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Session Overview
Session
Oral Presentation XVI: "From distance to closeness: the evolution of „infant mental hygiene“ in Switzerland (1930s-1960s")
Time:
Tuesday, 22/Nov/2022:
4:45pm - 5:00pm


Presenting Author: Giacomo Müller

Location: Auditorium Olivier


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Presentations

From distance to closeness: the evolution of „infant mental hygiene“ in Switzerland (1930s-1960s)

Michel Christian1,2, Giacomo Müller1

1Fachscule Ost St Gall; 2Université de Genève

„Mental hygiene“ was an influential current in Switzerland during the first half of the 20th century. It claimed to act in the wake of the strong public hygiene current that grew increasingly stronger during the 19th century, in order to prevent “mental illnesses” the same way public hygiene wanted to prevent physical illnesses. Like sanitary hygiene, mental hygiene addressed all aspects and all ages of life and there existed also an “infant mental hygiene” focusing almost entirely on how the infants should be cared (by their mothers) to prevent future mental illness.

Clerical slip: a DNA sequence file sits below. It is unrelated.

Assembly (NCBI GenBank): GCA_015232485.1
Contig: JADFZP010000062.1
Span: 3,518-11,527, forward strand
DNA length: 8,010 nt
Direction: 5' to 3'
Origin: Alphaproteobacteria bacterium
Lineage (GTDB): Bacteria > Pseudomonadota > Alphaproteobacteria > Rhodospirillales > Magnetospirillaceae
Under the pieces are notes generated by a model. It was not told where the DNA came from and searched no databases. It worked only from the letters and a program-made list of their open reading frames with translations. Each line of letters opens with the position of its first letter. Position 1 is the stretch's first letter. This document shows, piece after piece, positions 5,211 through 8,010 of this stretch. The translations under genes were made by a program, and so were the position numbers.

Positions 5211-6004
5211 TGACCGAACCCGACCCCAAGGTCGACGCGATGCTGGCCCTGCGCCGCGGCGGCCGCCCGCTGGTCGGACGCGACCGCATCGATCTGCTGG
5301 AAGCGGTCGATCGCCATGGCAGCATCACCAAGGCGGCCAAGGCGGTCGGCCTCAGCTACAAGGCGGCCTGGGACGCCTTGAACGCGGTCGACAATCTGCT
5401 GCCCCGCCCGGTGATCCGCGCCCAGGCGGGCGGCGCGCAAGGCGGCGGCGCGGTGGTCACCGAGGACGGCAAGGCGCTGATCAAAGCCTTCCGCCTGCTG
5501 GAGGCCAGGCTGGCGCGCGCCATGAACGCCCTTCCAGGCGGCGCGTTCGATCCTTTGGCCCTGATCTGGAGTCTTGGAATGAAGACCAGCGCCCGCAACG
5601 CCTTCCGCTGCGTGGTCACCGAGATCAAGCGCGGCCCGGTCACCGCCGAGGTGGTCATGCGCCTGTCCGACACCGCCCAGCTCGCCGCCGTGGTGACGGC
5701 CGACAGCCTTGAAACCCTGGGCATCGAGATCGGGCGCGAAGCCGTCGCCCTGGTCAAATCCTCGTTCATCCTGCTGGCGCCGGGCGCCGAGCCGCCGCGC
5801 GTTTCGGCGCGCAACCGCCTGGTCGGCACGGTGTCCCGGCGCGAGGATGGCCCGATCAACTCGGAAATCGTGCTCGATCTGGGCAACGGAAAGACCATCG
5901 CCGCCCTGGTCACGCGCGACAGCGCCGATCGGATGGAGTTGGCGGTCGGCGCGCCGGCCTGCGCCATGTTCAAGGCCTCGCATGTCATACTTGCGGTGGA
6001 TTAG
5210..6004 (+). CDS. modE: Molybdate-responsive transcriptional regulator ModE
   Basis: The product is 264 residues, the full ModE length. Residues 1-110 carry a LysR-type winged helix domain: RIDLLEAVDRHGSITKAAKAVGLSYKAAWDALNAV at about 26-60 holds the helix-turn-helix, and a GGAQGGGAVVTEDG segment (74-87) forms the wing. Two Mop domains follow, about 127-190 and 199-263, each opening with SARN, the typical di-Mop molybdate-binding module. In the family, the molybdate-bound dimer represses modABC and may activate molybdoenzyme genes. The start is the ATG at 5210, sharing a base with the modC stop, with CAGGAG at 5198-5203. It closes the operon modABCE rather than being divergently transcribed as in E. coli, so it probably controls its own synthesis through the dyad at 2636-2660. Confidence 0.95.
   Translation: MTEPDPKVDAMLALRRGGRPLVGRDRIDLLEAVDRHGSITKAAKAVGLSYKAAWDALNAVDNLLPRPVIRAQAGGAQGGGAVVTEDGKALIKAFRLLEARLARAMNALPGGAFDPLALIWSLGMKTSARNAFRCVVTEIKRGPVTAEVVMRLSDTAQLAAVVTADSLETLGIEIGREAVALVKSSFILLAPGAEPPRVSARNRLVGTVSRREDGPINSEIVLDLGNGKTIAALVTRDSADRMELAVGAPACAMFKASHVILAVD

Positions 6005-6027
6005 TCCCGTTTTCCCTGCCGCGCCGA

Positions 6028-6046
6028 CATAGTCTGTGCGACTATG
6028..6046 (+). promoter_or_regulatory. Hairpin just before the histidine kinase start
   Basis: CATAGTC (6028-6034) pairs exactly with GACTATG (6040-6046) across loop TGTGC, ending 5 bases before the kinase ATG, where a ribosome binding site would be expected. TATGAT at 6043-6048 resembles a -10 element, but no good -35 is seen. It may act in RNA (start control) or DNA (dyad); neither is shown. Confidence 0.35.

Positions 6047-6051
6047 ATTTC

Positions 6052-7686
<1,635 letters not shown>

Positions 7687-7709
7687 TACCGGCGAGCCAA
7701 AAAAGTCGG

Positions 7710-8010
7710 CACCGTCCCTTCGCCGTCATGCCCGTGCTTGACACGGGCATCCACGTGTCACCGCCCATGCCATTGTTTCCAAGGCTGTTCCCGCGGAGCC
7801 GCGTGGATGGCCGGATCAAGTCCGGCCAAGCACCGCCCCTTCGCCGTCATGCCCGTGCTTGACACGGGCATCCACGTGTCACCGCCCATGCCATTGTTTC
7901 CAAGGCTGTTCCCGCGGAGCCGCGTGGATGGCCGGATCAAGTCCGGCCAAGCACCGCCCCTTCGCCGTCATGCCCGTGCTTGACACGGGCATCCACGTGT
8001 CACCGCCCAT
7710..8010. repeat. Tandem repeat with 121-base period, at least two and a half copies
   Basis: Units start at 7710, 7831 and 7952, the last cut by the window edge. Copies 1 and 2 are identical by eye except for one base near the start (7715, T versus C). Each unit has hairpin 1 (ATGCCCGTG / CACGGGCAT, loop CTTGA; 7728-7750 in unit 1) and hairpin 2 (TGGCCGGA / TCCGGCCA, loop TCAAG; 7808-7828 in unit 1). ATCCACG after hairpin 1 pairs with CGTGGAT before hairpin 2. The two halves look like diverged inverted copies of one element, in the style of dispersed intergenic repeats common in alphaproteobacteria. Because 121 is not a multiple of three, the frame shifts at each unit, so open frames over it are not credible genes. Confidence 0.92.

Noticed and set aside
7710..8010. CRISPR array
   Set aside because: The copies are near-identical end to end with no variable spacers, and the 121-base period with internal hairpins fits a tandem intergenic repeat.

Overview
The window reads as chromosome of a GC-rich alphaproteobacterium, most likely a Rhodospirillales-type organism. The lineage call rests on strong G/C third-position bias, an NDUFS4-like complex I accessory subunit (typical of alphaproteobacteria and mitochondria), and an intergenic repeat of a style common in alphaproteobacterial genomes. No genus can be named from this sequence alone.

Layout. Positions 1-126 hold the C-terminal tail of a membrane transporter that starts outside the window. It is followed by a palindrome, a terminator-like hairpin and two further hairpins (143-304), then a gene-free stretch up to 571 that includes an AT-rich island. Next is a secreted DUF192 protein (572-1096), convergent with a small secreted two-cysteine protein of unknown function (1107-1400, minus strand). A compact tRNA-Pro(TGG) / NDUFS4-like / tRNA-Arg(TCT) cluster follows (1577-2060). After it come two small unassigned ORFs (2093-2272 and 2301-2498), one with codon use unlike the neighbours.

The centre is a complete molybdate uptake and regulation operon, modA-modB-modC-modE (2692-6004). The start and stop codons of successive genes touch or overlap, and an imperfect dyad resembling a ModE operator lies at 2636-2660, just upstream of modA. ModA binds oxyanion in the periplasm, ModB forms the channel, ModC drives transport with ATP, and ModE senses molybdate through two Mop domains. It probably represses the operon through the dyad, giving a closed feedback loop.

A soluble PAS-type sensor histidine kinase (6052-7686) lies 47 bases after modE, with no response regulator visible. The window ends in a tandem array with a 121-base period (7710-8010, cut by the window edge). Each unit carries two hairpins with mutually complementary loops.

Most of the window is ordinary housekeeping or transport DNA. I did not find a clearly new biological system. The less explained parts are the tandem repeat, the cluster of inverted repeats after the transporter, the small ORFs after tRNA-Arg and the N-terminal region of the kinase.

This presentation will deal with the evolution of the infant mental hygiene discourses in Switzerland from its beginnings in the 1930s until the 1960s when the infant psychiatry became dominant. It forms part of a larger SNF Project on the “infant well being in Switzerland” in the 20th century (“Das Säuglingswohl in der Schweiz. Eine historisch vergleichende Diskursanalyse über Gefährdungen im ersten Lebensjahr”). Using discourse analysis as a methodological tool, this research project aimed at better understanding the different configurations in which knowledge about infant well being was produced, including debates and disputes.

One main challenge infant mental hygiene had to face was the emergence of a new discourse about mother-child relation resting on studies by Spitz and Bowlby on “hospitalism” and “mother care deprivation” which both reassessed the importance of interactions and closeness in child development. In the 1930s, infant mental hygiene basically prescribed that the infant be fed regularly and left alone with a minimum of interactions. This presentation will examine how the mental hygiene discourses faced the reassessment of closeness by new psychological theories.



 
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